Asian Australian Artists COVID-19

Chris Yee’s Artwork Reflects The Stories And Histories Of Eastwood During The Pandemic

Sydney based artist Chris Yee believes in the power of character and storytelling and is heavily drawn to constructing narratives ranging from the humorous to the monstrous and macabre. Inspired by Comics, Wrestling, K-pop, punk and 2000’s rap, his art reflects his passions and he has a unique take and a way of combining his passions and inspirations with his artwork.

Yee grew up in Ryde during the 90s, which is one of the suburbs neighbouring Eastwood in Sydney’s Northwest, and has lived and worked amongst the always evolving and changing Asian-Australian community in his capacity as a creative.

Yee’s art work with a number of other Asian/Asian Australian creatives will form part of exhibition “52 Actions” which is currently being displayed at at Penrith Regional Gallery til 27 November 2022, before touring nationally. The exhibition features works from 52 Australian artists and collectives from each state and territory, focusing on the importance of art as action. In addition to Yee, the other Asian/Asian Australian artists include Jason Phu, Min Wong, Louise Zhang and Guo Jian.

Yee’s exhibition is called “Crossing Line”, which is a series of new animations that expands on a previous joint community project Eastwood Threads, collecting and interpreting their personal histories, thoughts and interactions with the suburb. His exhibition also reflects on the impact of the pandemic on the Asian/Asian Australian community in the area. In a recent interview, Yee speaks passionately about how his Asian Australian identity inspires this exhibition as well as all the vibrancy of Eastwood with its diversity.

“Throughout my career, I have always tried to represent a voice for Asians and the Asian Australian community. I think there is such a unique identity and personality within our communities especially in the suburbs of Sydney like Cabramatta, Eastwood, Strathfield etc”, said Yee.

“Our Asian Australian communities are really colourful and bright, so with this body of work “Crossing Line” is inspired by those in Eastwood and because we have been plagued by the pandemic over the last few years, my work reflects that. One of the challenges faces whilst working on this was to decipher the stories from the older to younger generations and to work out how to incorporate this into my works”.

Yee also reflects on his journey and why and how he became an artist and devote his career to being a creative.

” I was born and raised in Ryde and now I live in Eastwood. I moved to Eastwood just before the pandemic started at the end of 2019. My place in Eastwood is my home, my studio and where I get my creative energy from. In terms of why I became an artist for around a decade I have been doing commercial illustration and I started from a tapestry design background”, Yee discussed.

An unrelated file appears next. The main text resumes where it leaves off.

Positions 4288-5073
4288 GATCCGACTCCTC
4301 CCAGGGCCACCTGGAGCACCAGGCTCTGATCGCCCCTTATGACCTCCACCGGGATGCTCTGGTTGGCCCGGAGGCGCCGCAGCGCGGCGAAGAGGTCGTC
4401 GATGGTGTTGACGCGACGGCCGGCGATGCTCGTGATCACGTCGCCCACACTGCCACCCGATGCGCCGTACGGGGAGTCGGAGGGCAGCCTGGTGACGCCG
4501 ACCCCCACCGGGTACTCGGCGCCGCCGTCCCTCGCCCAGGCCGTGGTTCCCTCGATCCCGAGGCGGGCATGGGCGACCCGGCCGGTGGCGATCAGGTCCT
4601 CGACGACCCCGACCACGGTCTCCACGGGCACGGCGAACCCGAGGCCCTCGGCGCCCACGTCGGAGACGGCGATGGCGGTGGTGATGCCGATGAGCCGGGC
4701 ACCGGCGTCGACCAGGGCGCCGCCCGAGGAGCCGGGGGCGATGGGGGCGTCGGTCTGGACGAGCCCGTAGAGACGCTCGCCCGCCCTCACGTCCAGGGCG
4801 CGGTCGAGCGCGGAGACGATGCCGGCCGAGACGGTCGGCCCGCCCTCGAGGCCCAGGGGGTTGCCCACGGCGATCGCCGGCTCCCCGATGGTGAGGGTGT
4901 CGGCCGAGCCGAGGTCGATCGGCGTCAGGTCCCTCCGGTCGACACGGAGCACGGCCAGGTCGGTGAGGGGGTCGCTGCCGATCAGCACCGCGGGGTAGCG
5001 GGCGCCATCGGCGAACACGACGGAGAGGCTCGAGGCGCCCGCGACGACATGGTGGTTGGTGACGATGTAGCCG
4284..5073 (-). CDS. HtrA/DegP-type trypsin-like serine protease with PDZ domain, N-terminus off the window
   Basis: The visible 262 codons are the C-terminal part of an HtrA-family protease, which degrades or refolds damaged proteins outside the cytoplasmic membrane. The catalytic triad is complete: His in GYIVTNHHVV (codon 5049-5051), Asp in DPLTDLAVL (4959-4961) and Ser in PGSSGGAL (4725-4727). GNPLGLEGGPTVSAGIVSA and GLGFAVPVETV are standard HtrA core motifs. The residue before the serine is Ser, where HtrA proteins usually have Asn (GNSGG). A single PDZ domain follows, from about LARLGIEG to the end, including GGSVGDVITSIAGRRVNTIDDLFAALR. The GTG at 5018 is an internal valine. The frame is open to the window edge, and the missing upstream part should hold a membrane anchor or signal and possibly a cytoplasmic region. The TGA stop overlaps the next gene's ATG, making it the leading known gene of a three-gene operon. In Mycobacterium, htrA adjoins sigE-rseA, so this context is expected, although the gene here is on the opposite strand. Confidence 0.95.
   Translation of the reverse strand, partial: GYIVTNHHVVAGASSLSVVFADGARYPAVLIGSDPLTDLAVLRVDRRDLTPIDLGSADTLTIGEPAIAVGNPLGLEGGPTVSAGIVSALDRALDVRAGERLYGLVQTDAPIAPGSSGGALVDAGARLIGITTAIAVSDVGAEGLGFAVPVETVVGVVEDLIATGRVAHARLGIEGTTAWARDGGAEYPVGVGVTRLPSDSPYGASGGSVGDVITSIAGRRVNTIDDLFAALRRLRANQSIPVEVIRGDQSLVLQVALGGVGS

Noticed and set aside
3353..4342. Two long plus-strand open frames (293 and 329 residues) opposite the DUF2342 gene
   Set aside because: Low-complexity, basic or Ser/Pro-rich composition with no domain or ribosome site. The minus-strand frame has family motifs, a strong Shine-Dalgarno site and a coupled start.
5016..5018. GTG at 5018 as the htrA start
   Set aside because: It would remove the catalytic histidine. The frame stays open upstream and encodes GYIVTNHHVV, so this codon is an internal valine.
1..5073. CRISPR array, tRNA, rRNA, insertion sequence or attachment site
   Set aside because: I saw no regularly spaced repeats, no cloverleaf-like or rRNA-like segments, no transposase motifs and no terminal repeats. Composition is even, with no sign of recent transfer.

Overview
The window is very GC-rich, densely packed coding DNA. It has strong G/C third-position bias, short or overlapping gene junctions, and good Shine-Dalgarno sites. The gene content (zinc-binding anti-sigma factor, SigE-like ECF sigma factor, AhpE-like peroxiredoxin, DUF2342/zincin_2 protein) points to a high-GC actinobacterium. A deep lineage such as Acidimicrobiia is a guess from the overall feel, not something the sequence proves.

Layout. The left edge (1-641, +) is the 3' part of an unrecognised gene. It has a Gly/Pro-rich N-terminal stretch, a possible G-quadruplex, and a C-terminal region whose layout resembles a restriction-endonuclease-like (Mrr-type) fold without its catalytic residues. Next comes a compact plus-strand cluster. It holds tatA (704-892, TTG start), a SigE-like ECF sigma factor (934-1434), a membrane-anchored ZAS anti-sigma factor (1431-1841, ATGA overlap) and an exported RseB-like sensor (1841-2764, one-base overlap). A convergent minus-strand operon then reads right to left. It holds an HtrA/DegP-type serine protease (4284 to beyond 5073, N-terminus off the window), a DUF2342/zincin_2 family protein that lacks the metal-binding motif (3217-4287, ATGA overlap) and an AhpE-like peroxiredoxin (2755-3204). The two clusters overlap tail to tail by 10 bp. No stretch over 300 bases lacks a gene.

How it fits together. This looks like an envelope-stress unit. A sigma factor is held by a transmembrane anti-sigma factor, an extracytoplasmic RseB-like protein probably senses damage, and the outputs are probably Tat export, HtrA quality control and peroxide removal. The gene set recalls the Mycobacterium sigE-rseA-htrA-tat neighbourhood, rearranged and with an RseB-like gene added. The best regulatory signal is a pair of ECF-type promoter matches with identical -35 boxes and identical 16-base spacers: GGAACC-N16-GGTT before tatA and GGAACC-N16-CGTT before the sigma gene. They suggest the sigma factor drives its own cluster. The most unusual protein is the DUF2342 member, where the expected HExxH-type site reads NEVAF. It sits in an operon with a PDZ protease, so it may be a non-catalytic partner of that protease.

“I kind of made my way into the arts and combining different mediums with illustration, which was my passion and then I dipped into animation which was really self taught. So this exhibition at “52 Actions” is kind of centred around the animation part of my career.”

Finally, with the rise of anti-Asian hate across the world and specifically in Australia due to the pandemic, how can the creative work of Yee and other Asian Australian creatives change the narrative?

“It is interesting that within Eastwood, especially during the pandemic was really one of the first areas where the racism started to spread. There was the atmosphere that no one was coming to Eastwood and even the people living within the community stayed away. The xenophobia was quite surprising and shocking at the start, and I feel as an Asian creative we are agents in the industry and represent the issues impacting on our community”.

“In terms of changing the narrative, I think it comes down to representation and being able to tell your story and perspective. The last few years have been a very interesting time especially since the world has changed. But ultimately being represented helps in every way and showing that our voices matter. As a creative that is shown through our work – that is our voice”.

If you are interested in checking out Chris Yee’s exhibition “Crossing Line”, it will be exhibited along with others at the Penrith Regional Gallery till November 27.

Images via Artspace

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